The combined 25th year on Hanover Street and 85th year since the founding of the church was observed with a dinner attended by a sell out crowd. Invited and attending were former pastors Demetrios Kavadas, George Papaioannou, George Venetos, Steven Papadoulias, Jerry Rassias and John Maheras.

1991 – Honored by the St. George Community for their many years of outstanding service:

  • Dongas Family – Sophie, Maria & Bill
  • Louis Korcoulis
  • Nicholas Mathios
  • Bessie Timbas
  • Beatrice P. Varkas

1992 to 1998 – President George N. Copadis

For the first time, the Diocese Winter Camp was sponsored by St. George Cathedral and was so well received that the Board voted to sponsor the program again in 1993.

The Greek Independence Day Celebration was held in the St. George Community Center, sponsored by all three Manchester Greek Orthodox churches with the Counsel of Greece as the main speaker and an entertaining slide show by Father Peter.

The Budget Committee provided budget recommendations to the Board based on the figure from the previous year and the Board met the budget targets for the whole year.

Glendi 92 was the most successful financially and socially since its inception eleven years ago.

The stained glass project finished the another section on the back wall under the altar with completion due before the Christmas season.

As you know, serving as President of the Board of Directors requires a tremendous commitment of time and energy in both the day to day operation of the church and co-chairing our Annual Glendi Celebration. Despite the extent of this commitment, I can say without equivocation that the rewards of serving in this position far outweigh its considerable demands.

For the past seven years the Board of Directors has worked effectively through a committee system wherein Board members report back to the full Board on their respective committee’s issues. This has ensured that each Board member operates as an integral element of the overall Board process and has resulted in a true “team effort” approach to all Board matters. As a result of this approach we as a Board have been able to produce a series of significant accomplishments which have helped make these seven years a period of great success for our community.

Through Chairman Chris Kehas and the Capital Improvements Committee, we have done the
following:

  • Completed renovation of community center restrooms.
  • New sound system in the church to address the dead spots and to provide all parishioners attending the church service the ability to hear the whole service.
  • Repainting of the church dome.
  • New front stairs leading to the church from Hanover Street.
  • New side stairs leading to the church along with a new bridge between the church and community center.
  • Provided accessibility to the church by building a handicap ramp.
  • Provided additional church parking behind the former Northwood Nursing Home by elimination of one wing of the building.
  • New roof on the community center with a built in ladder leading to the roof.
  • Repainting of all the classrooms along with new thermostats to control the heat.
  • Continuing to address heat and cooling issues inside the church. New heating units have been ordered and are set to be installed by the second week of February replacing the obsolete units currently in the church.
  • Gutting the interior of the former Northwood Nursing Home in preparation of the schedule with the contractor to renovate the building and provide meeting rooms and a Youth Recreation Room. This was also approved by the parishioners of the community at the most recent election by a vote of 326-67.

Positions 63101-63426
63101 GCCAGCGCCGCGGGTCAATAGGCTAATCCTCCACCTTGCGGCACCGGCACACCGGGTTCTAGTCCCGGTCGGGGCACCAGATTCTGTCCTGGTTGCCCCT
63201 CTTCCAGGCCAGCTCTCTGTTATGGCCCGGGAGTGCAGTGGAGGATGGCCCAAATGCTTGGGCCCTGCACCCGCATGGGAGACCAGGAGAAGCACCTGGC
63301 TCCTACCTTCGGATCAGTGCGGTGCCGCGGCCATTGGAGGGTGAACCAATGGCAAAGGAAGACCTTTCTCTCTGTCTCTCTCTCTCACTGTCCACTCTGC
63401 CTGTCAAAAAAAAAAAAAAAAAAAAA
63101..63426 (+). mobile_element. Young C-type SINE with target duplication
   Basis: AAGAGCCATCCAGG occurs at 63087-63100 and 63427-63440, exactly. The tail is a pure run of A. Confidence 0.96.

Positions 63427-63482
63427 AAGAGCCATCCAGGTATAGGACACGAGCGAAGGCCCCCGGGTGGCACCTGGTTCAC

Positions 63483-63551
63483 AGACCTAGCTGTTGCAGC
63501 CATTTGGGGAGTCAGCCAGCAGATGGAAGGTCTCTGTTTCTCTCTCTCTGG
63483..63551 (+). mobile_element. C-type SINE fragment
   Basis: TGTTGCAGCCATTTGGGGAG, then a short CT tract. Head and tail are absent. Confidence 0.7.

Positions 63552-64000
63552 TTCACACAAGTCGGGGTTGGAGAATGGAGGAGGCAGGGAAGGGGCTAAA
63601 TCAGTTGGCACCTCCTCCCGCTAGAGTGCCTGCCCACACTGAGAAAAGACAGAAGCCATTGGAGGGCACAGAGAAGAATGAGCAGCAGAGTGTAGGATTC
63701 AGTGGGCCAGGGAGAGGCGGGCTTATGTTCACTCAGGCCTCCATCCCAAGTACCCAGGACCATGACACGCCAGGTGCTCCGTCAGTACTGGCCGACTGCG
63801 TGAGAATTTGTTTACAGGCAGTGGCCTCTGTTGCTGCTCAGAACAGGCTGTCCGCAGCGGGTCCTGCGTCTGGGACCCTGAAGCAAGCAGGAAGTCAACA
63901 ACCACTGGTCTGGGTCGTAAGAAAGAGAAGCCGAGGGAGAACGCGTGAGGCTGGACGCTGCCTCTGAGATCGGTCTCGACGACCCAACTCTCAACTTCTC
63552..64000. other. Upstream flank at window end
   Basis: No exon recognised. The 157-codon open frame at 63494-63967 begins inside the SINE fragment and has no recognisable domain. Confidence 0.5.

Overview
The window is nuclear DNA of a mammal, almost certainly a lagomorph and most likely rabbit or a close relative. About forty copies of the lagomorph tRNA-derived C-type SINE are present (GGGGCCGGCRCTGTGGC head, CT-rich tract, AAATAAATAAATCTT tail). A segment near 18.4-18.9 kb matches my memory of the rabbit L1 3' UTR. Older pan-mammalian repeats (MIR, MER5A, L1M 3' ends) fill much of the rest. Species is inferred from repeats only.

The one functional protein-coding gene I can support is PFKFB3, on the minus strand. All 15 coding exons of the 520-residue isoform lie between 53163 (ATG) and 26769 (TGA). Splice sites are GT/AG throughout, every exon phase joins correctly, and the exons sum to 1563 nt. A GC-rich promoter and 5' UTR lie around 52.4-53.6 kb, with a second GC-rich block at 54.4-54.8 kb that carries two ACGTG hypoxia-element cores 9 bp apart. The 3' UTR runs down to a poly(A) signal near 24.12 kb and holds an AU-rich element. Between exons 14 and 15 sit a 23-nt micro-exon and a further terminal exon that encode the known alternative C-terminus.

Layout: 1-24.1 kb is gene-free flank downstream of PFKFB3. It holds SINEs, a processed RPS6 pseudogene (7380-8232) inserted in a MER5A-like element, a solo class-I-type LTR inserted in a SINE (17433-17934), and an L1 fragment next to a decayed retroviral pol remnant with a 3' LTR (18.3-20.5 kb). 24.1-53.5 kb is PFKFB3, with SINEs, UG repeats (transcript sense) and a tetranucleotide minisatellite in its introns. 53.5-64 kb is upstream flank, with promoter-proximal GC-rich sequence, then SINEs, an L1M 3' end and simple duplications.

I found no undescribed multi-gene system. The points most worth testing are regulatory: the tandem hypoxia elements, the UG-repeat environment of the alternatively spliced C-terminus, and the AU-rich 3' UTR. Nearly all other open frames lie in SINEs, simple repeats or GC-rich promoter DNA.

• With the Glendi crowds getting larger and larger the Capital Improvements Committee with consultant George Zioze and Charlie Mermingis added new convection ovens to the kitchen along with a new walk in freezer in the community center to address our customers in a quicker and more efficient way.

The Glendi

The Glendi Celebration just keeps getting bigger and better with each passing year. During the
past seven years we have:

  • Continued to set new financial records for total gross dollars and total net dollars for each and every year from 1992-1998.
  • In response to requests from our customers and our neighbors we began a Trolley service knows as Molly the Trolley to provide easier access to the church property during Glendi weekend. The trolley has been tremendously successful and has dramatically reduced traffic congestion in and around Hanover Street.
  • Brought the Civil Air Patrol and cadets to Glendi to assist with traffic control and assist the chairpeople of the booths with their needs. The cadets have become part of our extended Glendi family.
  • Expanding the Glendi Appreciation Dinner to acknowledge some of our major sponsors. The presentation of plaques to Mr. Telemachos DeMoulas, Tom Griffith representing WMUR-TV, Merchants Motors and the Singer Family, and the BackRoom Restaurant.
  • In 1997, we instituted the Glendi Ad Book to provide our customers with some history of the Glendi along with an enclosure of our main menu, and to make parishioners aware of businesses that have purchased ads.
  • We have been blessed with visits from His Eminence Metropolitan Methodios who continues to take time out from his busy schedule to spend time with us during our Glendi Celebration.

The Winter Camp

For six of the past seven years the St. George Community has hosted the Diocese Winter Camp. The camp as you know attracts a total of 280 counselors and campers and the 1998 Board of Directors has approved hosting the 1999 camp here once again making it seven of the last eight years. His Eminence Metropolitan Methodios has joined us on each of the Winter Camps and offered an icon to be displayed here at St. Cathedral until the next Winter Camp.